- No chemical harm will befall plywood. It is not corrosive or susceptible to damage by harmful chemicals, or contact with concrete, making it the best choice for concrete forms. You’ll see this on the job site when foundations are about to be poured.
Plywood Edges and Corners and Edge Banding To Cover Them.
We all know what the edges and corners of plywood look like – the layers of veneer that have been glued and pressed together. It’s not the smooth and pretty solid wood appearance we like to show off in our shop work.
What to do with it short of framing and encasing it in real wood? Easy peasy. It’s called edge banding, and use of it in your shop requires only one specialty tool and a common household appliance. Even the specialty tool is not absolutely necessary.
Edge banding is real wood. This means you can stain and paint it and finish it as you wish to match your plans for the piece you are building. It comes in a variety of widths to match whatever plywood you are using on your project.
Edge banding comes in rolls of various lengths, and it is possible to purchase it in small lengths, too. You will not have to store a 100’ length of rolled edge banding for a project that might require only 10 feet, although if you work often with plywood and want to give your project that professional appearance, you certainly could stock up on it.
The edge banding will be a bit wider than your plywood, the typical dimension of which is ¾”. This is to ensure a good fit with a little extra to spare. We’ll get to its removal for a flush fit to the plywood width in a moment.
The common household appliance we referred to just a bit earlier is an iron. The side of the edge band that will adhere to the plywood edge has a layer of glue.
Measure the length of the edge banding for the side it will be applied to, and add an inch. You will want the banding to go beyond the edge of the span to make sure it fits fully, and you’ll be removing the excess after it has adhered to the plywood.
With a medium temperature setting, run the iron over the banding for the entire span, pressing lightly as the iron moves along its length. The heat will activate the glue, and the banding will adhere to the plywood edge.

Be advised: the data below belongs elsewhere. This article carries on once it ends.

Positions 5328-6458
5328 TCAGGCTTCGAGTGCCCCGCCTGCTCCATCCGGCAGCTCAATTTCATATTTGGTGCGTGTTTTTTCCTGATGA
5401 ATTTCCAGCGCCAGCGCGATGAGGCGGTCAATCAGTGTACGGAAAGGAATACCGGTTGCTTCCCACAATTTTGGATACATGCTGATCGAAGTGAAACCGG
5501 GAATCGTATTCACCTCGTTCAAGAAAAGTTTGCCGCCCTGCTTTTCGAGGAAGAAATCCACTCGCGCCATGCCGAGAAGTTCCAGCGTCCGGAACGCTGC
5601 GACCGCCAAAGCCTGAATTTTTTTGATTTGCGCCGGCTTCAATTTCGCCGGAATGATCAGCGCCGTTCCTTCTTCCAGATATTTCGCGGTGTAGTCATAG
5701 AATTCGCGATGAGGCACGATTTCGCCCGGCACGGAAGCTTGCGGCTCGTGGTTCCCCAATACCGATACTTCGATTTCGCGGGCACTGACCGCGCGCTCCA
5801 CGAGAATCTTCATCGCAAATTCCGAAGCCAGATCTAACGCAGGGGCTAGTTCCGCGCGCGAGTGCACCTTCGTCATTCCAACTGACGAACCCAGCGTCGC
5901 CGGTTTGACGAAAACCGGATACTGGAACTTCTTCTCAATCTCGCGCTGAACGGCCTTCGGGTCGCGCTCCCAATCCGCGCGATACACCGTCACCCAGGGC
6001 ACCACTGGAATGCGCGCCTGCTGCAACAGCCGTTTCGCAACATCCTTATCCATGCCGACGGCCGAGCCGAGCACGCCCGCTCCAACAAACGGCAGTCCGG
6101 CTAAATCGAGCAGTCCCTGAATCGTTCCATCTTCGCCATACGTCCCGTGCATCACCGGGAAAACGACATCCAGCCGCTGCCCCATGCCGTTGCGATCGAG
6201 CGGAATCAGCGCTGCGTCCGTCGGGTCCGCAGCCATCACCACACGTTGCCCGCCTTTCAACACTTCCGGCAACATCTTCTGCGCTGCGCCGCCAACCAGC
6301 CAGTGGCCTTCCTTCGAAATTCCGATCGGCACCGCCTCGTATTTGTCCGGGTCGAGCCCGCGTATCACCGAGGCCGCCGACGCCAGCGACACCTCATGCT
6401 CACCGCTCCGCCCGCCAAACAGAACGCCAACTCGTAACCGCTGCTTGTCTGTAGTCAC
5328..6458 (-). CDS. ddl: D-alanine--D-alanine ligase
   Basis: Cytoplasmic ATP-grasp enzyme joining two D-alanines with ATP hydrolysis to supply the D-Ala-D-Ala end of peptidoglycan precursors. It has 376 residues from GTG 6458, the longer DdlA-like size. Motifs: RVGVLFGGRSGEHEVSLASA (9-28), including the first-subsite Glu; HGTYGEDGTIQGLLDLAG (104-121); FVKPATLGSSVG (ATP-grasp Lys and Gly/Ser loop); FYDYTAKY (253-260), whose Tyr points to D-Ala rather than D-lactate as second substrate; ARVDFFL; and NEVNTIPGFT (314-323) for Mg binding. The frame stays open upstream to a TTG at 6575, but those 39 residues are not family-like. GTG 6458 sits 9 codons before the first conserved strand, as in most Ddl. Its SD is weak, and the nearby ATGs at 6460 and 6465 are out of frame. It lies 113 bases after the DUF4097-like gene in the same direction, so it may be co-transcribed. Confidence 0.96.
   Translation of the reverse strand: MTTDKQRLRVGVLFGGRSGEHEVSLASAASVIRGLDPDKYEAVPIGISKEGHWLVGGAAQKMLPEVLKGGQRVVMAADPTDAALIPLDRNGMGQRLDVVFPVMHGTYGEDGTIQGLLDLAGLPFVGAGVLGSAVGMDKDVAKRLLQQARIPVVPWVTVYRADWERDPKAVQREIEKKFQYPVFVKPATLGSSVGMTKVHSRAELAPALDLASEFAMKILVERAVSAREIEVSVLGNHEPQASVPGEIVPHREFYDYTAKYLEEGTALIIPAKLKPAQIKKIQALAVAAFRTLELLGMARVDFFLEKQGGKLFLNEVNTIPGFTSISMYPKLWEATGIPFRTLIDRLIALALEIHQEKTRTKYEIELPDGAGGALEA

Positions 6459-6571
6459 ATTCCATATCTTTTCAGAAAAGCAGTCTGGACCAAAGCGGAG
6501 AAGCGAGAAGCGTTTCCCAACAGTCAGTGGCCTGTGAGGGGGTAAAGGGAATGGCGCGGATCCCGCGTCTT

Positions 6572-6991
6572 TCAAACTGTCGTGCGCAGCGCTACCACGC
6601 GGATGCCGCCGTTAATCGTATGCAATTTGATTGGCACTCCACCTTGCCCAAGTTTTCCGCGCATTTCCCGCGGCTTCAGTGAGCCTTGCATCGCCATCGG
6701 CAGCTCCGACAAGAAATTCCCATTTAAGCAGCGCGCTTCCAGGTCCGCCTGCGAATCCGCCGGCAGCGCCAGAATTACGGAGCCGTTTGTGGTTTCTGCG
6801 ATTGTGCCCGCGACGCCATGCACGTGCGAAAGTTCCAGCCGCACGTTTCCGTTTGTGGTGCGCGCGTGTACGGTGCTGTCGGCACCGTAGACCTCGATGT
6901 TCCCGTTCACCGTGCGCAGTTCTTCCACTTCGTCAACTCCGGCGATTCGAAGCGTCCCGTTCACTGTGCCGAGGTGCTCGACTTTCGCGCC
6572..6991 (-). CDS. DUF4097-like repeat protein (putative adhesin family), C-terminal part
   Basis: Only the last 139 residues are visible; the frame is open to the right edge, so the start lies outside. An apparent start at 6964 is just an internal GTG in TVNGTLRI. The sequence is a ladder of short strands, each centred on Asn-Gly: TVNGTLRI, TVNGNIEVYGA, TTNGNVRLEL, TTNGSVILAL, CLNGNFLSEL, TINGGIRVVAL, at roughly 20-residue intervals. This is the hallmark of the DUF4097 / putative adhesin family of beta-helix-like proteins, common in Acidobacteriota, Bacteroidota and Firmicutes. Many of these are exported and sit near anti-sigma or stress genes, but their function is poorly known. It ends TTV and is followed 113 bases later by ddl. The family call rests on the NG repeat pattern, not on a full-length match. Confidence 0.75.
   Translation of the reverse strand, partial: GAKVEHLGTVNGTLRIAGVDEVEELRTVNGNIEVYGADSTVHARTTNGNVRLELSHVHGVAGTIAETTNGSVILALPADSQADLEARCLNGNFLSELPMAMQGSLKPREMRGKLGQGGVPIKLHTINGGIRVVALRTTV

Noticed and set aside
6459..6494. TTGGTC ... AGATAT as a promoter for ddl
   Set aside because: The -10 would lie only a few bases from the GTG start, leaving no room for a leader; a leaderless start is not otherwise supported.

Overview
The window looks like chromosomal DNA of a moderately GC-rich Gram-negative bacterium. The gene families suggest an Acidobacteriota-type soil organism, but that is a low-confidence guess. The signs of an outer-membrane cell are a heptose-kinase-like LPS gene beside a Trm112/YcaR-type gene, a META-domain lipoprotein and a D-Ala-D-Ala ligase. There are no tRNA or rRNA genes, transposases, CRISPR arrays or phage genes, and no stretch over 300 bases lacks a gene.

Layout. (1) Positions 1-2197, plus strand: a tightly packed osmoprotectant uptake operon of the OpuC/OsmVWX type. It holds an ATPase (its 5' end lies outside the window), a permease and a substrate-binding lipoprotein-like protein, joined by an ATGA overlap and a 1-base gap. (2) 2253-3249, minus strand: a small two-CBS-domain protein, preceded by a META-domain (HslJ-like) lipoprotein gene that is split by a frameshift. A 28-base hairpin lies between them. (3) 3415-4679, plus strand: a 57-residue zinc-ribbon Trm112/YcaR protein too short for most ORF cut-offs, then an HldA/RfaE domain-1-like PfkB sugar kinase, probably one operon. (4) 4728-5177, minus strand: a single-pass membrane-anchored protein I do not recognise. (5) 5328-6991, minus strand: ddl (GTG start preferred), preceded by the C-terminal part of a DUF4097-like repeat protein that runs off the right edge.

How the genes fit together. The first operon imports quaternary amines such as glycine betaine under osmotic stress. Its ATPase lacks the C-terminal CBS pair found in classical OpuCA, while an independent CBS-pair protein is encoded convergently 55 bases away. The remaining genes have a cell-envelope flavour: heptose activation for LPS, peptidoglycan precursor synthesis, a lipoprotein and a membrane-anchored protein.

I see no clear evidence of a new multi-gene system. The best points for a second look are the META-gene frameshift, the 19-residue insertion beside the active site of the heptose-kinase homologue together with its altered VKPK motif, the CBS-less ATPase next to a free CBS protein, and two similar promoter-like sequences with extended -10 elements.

It’s a good idea at this point to use some of your handy blue tape to hold the banding in place while the glue dries; 3” pieces from one side of the plywood over the banding and to the other side. It won’t take long for the glue to dry.
You can use your shop’s utility knife to remove the extra length you added for a full fit, flush with the corner.
The specialty tool for edge banding is the one that removes the extra width of the banding on either side of the plywood. A FastCap trimmer will fit over the plywood with the blade removing that excess as you move the tool along the span, and will do so neatly and flush to the surface of the plywood.
To make sure you don’t take too much off or run into the grain such that it creates something less than a straight edge, you can shim one side of the trimmer. These specialty tools have blades on either side, as you might expect, and by shimming one side, you can get a clean removal of the banding excess done. Then, just flip the trimmer to do the other side, and you’ll have even and flush edges along the span of the plywood.
While that may seem a bit complicated, it is actually pretty easy. Simply repeat the process along each edge of the plywood, and you’re done. The edge banding gives the appearance of solid wood – remember, it is real wood – hiding all the plies and adding a more professional touch to the finished workpiece.
A little light sanding with high grit sandpaper completes the job, and your project is ready for the finish you’ve chosen.
These are a lot of words, we know, but his video will bring it all home for you. It’s a how-to with good tips, and it shows the specialty trimmer in action, along with the iron.
You have seen the results, and it might give you a greater appreciation of incorporating plywood into your projects more frequently. You now know how to give them that more professional appearance of solid wood. You’ll be happy to save the money, and your projects won’t have to be limited to ones no one will see anymore.